We're told lots of things sailing to this new and unknown and we're not quite sure what to expect in this first (and only at this time) port in South America.  Guyana has a population of 922,942. 43% of the population says they are Christian, 33% are Hindu and 8.7% Muslim.  The exciting thing in this port is that for the first time we are really bringing out the "Help" part of "Knowledge, Help, and Hope."  Almost half of ship's company has the opportunity to go on a Challenge Team or Help Team during our three weeks there, bringing practical aid to the people.  I will be part of a team that will be working with Habitat for Humanity to build houses!  I volunteered with Habitat for several days in the States last year, and now I get to do it in another country! :)

So, here we go, rocking and rolling a bit because the port (left side) stabilizer is not working, and taking our malaria tablets.  Gearing up for... [enter scary music] ...GUYANA!  We should arrive tomorrow in the capitol, Georgetown.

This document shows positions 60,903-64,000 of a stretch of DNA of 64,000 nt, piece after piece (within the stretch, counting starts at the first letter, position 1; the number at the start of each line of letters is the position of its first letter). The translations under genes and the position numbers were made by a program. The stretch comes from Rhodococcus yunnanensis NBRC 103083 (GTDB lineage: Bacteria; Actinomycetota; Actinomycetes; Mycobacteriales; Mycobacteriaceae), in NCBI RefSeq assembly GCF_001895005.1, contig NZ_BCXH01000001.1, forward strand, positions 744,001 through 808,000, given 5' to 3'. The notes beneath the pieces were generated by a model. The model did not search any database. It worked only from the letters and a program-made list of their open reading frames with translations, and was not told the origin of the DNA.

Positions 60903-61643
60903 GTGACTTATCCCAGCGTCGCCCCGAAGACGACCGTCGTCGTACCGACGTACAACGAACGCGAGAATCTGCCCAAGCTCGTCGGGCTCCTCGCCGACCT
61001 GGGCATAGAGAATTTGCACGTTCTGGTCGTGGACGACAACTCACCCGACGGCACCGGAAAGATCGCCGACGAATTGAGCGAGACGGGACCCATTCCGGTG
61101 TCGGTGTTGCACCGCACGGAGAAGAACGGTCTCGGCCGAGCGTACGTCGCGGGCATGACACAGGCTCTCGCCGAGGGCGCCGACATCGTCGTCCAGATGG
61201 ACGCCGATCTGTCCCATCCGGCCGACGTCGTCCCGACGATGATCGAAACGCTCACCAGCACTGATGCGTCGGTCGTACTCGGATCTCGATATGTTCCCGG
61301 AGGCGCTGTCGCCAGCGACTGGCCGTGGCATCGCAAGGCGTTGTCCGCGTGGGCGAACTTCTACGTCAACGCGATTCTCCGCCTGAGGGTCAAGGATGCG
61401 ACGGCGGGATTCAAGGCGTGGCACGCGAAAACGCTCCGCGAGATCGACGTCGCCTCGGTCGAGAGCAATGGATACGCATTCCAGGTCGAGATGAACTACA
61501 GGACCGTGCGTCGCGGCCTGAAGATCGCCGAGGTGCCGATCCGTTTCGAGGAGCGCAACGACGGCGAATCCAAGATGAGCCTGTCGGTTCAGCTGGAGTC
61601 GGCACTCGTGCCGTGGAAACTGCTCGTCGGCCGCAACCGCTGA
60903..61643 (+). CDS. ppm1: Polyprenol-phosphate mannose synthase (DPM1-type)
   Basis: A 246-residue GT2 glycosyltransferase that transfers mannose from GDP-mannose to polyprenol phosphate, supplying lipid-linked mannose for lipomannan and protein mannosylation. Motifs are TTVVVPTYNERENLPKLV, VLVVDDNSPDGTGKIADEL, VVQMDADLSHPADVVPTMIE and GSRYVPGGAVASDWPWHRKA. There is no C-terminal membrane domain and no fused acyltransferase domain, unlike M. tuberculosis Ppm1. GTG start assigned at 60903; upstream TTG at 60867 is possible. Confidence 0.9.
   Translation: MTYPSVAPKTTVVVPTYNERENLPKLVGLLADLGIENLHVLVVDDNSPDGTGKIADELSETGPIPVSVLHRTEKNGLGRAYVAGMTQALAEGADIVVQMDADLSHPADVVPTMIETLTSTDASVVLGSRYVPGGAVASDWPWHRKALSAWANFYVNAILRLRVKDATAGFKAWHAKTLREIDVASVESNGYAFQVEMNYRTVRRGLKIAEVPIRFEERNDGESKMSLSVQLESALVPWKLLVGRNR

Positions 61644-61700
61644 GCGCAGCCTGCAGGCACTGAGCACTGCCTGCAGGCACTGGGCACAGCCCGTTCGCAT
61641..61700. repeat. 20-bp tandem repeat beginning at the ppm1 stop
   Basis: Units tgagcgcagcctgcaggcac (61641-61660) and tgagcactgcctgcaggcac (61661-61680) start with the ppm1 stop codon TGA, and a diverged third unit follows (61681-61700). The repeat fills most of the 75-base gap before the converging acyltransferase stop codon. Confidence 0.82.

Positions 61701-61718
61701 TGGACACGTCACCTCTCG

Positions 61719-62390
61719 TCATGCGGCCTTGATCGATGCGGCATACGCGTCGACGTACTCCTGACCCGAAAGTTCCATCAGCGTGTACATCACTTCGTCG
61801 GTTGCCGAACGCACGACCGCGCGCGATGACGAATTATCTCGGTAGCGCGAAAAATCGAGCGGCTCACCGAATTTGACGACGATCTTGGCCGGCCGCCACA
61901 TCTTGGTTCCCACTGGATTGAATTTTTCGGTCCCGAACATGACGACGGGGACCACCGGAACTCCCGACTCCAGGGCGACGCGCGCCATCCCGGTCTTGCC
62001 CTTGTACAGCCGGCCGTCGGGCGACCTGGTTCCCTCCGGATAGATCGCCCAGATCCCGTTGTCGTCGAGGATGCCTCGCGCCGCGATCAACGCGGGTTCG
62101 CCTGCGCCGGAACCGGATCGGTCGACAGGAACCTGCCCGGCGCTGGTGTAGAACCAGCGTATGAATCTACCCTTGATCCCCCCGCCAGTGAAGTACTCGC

-God for a great Sabbath week where ship's company was able to rest and refocus on God and have good teaching sessions by pastor Gary Simons.  For me was a time to slow down and not think about my job, but focus on my life.  It was a good reminder that our LIVES are supposed to be worship. (Rom. 12:1)  Please pray that every aspect of my life would be pleasing to Jesus.  It's all to easy to compromise or think He doesn't care about [a certain aspect], but actually He has called us to live pure lives and we can always live to a higher standard.
-That I do not get seasick!  This is a BIG praise - I am so blessed!  Today is my off day and as soon as I finish this I'm running off to go take care of a bunch of the toddlers who's moms aren't feeling so hot.

-For the many who are seasick onboard.  There is also some kind of flu/virus going around, as well as side effects from the Malaria tablets we're all taking to keep us from dying (haha!), so put together, about 80% of us are sick.